As the government of Colombia and the FARC enter their 40th cycle of peace talks, the people of Colombia are optimistic that an end is in sight to the half century of civil war that has torn their country apart and they are preparing for peace.
The peace talks reconvened August 20 in Havana with “a renewal of confidence in the peace process, spawned by the parties’ expressed willingness to accelerate the pace in Havana and to de-escalate the violence in Colombia.” Among their decisions in recent talks was the promise to create a truth commission. As the peace talks have advanced, the amount of violence has decreased according to a recent study by the United Nations.
As Amada Benevides explains in her letter to CPNN from Colombia, “The process of negotiating a peace agreement with the FARC has advanced many topics, including education for peace. For the first time in Colombia it is being mentioned explicitly, and not by other names, and in this sense we have several new initiatives . . . [including a] National Meeting on Education for Peace, to be held on 1 and 2 October.” She adds, “Since we have been working more than 15 years to put forward the necessity of peace education in Colombia, this is really a very exciting time.”
Peace education is becoming a required subject in the schools of Colombia. According to law 1732, adopted in 2014, the national government has decreed that “the teaching of Peace is regulated in all educational institutions of the country”. Culture of peace and sustainable development are to be implemented in the academic syllabus before December 31, 2015, in the areas of social sciences, history, geography, politics and democracy constitution, life sciences, environmental education, ethics, human values and principles.
There are many local and regional peace initiatives in the context of the talks between the government and FARC:
An important precedent over the years has been set by the Peace Community of San José de Apartadó, formally established in 1996, which has been able to resist involvement in the civil war by means of a vast array of nonviolent tactics ranging from public declarations to establishing alternative educational institutions and markets. This impressive tactical diversity has gained considerable international support and, to this day, helps sustain the Community’s resilience.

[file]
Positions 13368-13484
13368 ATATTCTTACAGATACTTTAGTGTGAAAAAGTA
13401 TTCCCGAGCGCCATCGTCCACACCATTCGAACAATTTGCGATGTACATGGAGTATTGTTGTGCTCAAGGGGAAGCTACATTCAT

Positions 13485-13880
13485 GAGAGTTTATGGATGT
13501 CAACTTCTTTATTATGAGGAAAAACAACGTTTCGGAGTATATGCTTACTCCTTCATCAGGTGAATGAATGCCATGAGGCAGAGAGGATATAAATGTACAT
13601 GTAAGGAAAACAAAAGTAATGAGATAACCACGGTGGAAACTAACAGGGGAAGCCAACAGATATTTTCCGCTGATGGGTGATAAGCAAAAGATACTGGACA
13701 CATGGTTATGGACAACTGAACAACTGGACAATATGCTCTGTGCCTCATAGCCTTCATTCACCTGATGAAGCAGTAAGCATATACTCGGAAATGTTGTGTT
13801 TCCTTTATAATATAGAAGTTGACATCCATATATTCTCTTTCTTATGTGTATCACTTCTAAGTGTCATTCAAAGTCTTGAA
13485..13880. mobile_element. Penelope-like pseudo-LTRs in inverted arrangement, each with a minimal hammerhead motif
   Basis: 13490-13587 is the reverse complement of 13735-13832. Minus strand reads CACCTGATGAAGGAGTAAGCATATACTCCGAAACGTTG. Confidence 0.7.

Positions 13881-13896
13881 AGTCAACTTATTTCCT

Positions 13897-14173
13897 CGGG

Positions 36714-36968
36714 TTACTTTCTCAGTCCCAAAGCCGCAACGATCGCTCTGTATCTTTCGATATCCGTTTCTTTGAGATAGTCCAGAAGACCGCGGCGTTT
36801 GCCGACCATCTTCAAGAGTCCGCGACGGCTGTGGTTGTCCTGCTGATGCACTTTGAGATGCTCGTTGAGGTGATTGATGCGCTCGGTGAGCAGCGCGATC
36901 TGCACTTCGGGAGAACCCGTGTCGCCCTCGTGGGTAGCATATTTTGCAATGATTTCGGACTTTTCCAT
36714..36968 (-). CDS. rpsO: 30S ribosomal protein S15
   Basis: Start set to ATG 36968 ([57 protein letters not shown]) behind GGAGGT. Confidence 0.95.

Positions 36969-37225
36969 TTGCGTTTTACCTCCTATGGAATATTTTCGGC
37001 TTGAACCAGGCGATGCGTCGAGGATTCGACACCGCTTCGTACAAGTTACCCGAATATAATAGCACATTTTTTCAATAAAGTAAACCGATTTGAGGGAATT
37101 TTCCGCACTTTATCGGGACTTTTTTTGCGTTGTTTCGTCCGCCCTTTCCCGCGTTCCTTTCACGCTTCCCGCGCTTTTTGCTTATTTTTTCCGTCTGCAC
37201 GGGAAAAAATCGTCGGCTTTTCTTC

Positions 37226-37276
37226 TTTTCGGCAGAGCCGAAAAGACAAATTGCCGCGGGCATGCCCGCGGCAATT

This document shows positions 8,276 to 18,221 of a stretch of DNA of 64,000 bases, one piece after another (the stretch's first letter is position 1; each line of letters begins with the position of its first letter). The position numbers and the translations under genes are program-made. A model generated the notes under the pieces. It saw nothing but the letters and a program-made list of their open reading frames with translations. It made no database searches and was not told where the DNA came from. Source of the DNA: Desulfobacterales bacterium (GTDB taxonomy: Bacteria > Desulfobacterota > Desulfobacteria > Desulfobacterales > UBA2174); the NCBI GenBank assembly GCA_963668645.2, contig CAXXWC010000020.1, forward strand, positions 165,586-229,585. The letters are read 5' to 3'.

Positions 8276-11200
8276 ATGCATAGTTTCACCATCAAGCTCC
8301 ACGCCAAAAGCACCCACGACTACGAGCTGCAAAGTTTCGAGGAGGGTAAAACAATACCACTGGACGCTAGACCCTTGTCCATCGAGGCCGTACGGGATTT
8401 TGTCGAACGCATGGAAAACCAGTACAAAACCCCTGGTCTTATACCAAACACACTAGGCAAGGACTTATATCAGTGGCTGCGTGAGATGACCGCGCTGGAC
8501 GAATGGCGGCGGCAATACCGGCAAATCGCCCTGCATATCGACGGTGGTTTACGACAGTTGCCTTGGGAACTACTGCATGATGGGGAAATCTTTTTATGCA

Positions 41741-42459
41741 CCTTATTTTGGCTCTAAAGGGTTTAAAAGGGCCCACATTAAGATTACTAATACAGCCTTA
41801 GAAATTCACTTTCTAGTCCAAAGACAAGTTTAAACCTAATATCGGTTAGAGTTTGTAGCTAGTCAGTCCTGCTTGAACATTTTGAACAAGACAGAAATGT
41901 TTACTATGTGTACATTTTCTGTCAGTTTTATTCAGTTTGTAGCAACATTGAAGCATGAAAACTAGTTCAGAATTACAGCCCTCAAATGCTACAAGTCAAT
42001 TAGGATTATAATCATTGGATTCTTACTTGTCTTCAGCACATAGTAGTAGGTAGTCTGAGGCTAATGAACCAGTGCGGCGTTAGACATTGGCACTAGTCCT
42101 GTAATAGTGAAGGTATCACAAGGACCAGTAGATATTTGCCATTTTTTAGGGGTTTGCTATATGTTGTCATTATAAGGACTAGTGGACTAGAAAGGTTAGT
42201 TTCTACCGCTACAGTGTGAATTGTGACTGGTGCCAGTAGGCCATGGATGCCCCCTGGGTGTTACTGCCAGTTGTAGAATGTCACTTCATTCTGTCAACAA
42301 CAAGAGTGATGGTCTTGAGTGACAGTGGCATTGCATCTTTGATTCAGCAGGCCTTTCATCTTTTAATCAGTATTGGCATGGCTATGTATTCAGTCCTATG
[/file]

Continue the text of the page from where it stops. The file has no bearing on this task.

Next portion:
In Cundinamarca a regional meeting was devoted to strengthening the national policy of coexistence and security in the issue of reconciliation. Jerome Gordillo, secretary of Government of Cundinamarca, said that is the responsibility of mayors and ombudsmen to efficiently handle the peace process.
In the city of San Agustin, the Faculty of Education of Surcolombiana University held the first International Biennial of education and culture of peace from 13 to August 15.
In Cartagena, the first regional meeting was held to construct a Caribbean Regional Peace Assembly. The meeting was supported by the workers’ labor union -USO- and the company Ecopetrol. It was attended by delegates from Atlantico, Bolivar, Sucre, Córdoba, Cesar and Guajira.
In Bogota, more than 350,000 people attended the Rock in the Park Festival which was dedicated this year to the culture of peace.
At a national level, the Second National Assembly for Peace will take place in November. It will will include four conversations and 10 regional assemblies which will take place in Antioquia, Barrancabermeja, Cartagena, Choco, Villavicencio, Neiva, Puerto Asis, Tibu, Arauca and Popayan. They will focus on three themes: 1) mining and energy policy; 2) regional development and peacebuilding and 3), culture of peace and followup to the peace accords.
In many remote regions in Colombia, radio is the only medium to which people have access. For this reason, the Office of the High Commissioner for Peace this year began training journalists and announcers working at hundreds of small community radio stations across the country to manage programs that bring citizens in touch with the ongoing peace process.
In sum, the people of Colombia are preparing for peace at all levels, providing us lessons for the eventual transition from the global culture of war to a culture of peace.
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